Gorilla Gets a Brain Scan
Dr. Stephanie B. James holds Fubo's breathing tube steady as he is transported to the Bobby Murcer Mobile MRI Unit. Image
Credit: Julie Larsen Maher © WCS

Fubo, a 42-year-old western lowland gorilla, recently suffered a seizure.

Worried officials at the Bronx Zoo, where Fubo resides, arranged for an MRI brain scan. The result: Fubo's condition was caused by a lesion in the left temporal lobe of his brain, researchers said today.

The specific cause of the problem has not yet been determined, according to a statement from the Wildlife Conservation Society. Fubo's condition is not treatable with surgery, so veteranarians will continue to treat him with medication in an effort to control his seizures and other symptoms.

"Thanks to the generosity of The Brain Tumor Foundation, we were able to perform an MRI of Fubo's brain and this gave us insights into the possible cause of his illness. The ability to use their mobile MRI unit allowed us to perform this procedure right here at the Bronx Zoo," said Dr. Paul P. Calle, Director of the Wildlife Conservation Society's Zoological Health Program and a participant in the MRI procedure. "These images have given us a better understanding of the possible causes of Fubo's problem and have helped to guide his care."

Fubo is one of two adult males, or silverbacks, living in the  Bronx Zoo's Congo Gorilla Forest exhibit, which houses one of the largest breeding groups of western lowland gorillas in North America (more than 20 individuals).

The gorilla was sedated for the two-hour procedure, placed into the MRI's magnetic tube for the scans (a snug fit for a primate patient with gorilla-sized shoulders), and returned to the Congo Gorilla Forest as planned. Under strict protocol, the MRI Unit was cleaned and sanitized after the procedure.

The Brain Tumor Foundation's Mobile Unit has recently embarked on the "Road to Early Detection," a national campaign that promotes the early detection of brain tumors. The Unit travels New York City and its five boroughs offering free brain scans to everyone, especially those who do not have medical services available to them. The Unit is named after Bobby Murcer, the professional baseball player and broadcaster who was an advocate for The Brain Tumor Foundation's "Road to Early Detection" campaign. Murcer succumbed to a brain tumor in July of 2008.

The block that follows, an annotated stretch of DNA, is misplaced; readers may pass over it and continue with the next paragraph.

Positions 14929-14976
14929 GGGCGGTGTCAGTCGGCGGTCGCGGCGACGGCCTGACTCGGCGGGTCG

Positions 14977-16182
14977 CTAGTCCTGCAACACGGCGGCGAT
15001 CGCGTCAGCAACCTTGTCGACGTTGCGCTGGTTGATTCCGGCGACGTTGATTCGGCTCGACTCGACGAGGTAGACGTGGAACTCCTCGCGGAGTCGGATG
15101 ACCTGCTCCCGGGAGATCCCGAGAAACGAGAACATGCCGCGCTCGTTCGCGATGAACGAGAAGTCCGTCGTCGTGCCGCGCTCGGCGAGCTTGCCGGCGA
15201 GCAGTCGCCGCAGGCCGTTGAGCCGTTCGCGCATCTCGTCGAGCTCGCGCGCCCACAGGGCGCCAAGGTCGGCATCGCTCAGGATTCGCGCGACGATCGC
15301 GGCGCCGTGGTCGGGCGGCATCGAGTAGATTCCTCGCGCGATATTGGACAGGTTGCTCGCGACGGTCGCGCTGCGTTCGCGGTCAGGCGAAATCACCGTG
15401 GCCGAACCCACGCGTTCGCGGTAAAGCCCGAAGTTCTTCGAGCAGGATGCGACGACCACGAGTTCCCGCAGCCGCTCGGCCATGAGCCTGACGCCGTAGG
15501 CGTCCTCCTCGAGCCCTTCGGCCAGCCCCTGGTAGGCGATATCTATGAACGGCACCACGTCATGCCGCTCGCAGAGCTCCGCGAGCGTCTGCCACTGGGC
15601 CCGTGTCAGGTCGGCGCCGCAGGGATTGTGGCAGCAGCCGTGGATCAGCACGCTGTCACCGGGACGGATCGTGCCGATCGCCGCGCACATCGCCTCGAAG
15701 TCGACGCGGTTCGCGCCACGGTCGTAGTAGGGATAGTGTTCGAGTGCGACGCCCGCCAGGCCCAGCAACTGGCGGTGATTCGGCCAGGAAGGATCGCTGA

"If found early, most brain tumors can be removed before symptoms become apparent," said Dr. Patrick Kelly, Founder and President of The Brain Tumor Foundation. "The only way to do this is with an MRI brain scan. Our goal is to make MRI brain scans as routine as examinations for breast, colon, and prostate cancer."

An MRI (Magnetic Resonance Imaging) is a frequently used technique for imaging structures within the body. The method is more effective at imaging organs and soft tissue than the CT scan (computed tomography) and is often used in neurological scans. The scans are achieved with a powerful magnetic field that aligns hydrogen atoms within the body of the patient. The hydrogen atoms then produce magnetic fields of their own that can be manipulated with additional magnetic fields and detected by the scanning mechanism.